Variety reports in typically sycophantic fashion that Harvey Weinstein will bring some of his greatest movie hits to Broadway-starting with Finding Neverland in 2010, followed by a stage version of Pink Floyd's The Wall, Shakespeare in Love, Chocolat, Cinema Paradiso, and Shall We Dance. Weinstein and his brother have "mega" TV plans too. The film producer's entertainment interests-which range from movies to reality television, online social networks, fashion and the theater-seems impressive both in breadth and the financial confidence they would indicate. But don't be fooled.
The Weinsteins' finances aren't nearly as solid as you might think; investors have already told the irascible producer they backed him to make movies rather than pursue multi-media ambitions; and Harvey Weinstein needs to keep his backers happy if he's to maintain the debt finance upon which the mini-studio's slate depends. Hollywood rumor has Goldman Sachs and other investors pulling The Weinstein Co.'s loans if he can't reach the profitability he'd promised this year.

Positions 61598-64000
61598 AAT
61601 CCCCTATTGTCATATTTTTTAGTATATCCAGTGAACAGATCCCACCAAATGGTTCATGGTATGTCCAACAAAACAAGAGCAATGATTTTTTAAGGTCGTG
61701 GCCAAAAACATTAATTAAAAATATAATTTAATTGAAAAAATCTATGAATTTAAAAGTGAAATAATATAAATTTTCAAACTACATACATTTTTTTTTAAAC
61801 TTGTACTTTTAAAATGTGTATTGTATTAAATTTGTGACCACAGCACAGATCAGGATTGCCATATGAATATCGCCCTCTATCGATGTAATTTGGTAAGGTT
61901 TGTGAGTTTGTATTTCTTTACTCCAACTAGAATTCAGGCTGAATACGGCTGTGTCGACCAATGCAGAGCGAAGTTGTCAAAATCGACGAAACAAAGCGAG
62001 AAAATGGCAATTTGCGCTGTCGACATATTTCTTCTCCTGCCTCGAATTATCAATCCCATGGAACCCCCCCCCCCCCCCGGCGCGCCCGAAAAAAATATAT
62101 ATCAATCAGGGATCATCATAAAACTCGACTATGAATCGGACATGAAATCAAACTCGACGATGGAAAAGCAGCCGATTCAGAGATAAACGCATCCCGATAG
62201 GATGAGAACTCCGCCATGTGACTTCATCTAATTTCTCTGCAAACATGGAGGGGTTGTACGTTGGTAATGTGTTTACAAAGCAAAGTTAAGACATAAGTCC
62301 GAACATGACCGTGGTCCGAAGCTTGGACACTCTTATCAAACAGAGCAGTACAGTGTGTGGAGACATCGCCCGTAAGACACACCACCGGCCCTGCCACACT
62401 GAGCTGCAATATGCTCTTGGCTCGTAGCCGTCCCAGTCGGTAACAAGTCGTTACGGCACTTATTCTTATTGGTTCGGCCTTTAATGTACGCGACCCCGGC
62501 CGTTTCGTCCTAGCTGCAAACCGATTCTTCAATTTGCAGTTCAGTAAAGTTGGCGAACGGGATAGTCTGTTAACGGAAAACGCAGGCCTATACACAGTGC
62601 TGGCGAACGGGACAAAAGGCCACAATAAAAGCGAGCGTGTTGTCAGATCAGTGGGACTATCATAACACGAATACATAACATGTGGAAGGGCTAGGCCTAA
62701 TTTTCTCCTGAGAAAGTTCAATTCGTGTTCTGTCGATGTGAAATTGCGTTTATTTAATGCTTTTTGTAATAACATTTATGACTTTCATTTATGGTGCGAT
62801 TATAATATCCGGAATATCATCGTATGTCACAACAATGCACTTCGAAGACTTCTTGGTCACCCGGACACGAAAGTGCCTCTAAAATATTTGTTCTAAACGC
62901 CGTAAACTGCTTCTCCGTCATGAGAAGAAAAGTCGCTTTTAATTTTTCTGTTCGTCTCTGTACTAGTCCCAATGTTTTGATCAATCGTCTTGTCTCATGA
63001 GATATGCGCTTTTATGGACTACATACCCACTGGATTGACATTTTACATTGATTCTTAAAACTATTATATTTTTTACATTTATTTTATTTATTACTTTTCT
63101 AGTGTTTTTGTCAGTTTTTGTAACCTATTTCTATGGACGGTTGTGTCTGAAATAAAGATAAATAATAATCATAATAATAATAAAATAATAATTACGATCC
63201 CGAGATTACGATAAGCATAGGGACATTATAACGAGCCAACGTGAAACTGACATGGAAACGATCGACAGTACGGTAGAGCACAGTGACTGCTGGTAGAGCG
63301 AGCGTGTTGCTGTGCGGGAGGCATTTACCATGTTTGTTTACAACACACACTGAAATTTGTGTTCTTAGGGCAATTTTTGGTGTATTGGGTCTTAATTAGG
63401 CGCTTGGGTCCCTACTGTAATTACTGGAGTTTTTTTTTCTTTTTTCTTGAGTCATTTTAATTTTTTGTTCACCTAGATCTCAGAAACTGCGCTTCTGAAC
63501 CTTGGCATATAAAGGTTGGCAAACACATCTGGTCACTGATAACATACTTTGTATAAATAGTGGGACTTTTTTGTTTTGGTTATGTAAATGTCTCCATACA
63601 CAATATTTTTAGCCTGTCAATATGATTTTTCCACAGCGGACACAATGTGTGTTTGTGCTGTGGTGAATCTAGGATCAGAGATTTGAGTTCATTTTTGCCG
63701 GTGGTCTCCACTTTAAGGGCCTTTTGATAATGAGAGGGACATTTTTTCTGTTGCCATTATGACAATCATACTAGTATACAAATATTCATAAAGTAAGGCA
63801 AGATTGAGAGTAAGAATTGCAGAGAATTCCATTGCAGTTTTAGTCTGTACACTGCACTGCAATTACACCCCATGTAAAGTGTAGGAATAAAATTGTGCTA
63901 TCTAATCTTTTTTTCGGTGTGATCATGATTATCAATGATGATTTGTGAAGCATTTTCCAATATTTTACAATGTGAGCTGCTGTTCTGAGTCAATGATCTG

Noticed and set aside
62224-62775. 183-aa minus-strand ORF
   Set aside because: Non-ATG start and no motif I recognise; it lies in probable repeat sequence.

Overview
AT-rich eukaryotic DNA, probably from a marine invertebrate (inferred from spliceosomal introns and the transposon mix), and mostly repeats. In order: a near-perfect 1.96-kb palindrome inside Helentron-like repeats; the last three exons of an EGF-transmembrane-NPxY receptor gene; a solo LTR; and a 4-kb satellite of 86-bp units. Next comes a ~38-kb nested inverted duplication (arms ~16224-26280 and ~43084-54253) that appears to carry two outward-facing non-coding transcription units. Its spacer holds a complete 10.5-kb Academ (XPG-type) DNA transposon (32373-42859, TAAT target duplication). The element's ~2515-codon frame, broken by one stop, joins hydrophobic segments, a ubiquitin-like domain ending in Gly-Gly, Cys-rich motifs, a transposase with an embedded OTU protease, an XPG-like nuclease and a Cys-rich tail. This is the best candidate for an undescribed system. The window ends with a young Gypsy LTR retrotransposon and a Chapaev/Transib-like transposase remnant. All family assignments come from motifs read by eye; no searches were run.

After he sold Miramax to Disney, Harvey Weinstein hated reporting to the entertainment group's CEO Michael Eisner, and chafed under the restrictions of a conglomerate. But the irony is that he's resented the media moguls not so much for their lack of focus as the fact that he wasn't one himself. Even while at Disney, Weinstein backed Tina Brown's Talk magazine and its associated book publishing venture; now nominally independent, he's ranging even more widely, even emulating Disney's Broadway efforts (the cartoons-to-theme-parks combine turned The Lion King into a hit musical).
But Harvey Weinstein offloaded Miramax too early to make much money from the transaction; in terms of personal net worth, the Weinstein brothers are also-rans in the media establishment. 55-year-old Harvey may aspire to the globe-spanning synergistic mix of businesses of Sumner Redstone's Viacom or Rupert Murdoch's News Corporation. But he simply don't have independent financial resources. And, if Weinstein continues to play mogul with other people's money, expect that backing to evaporate too.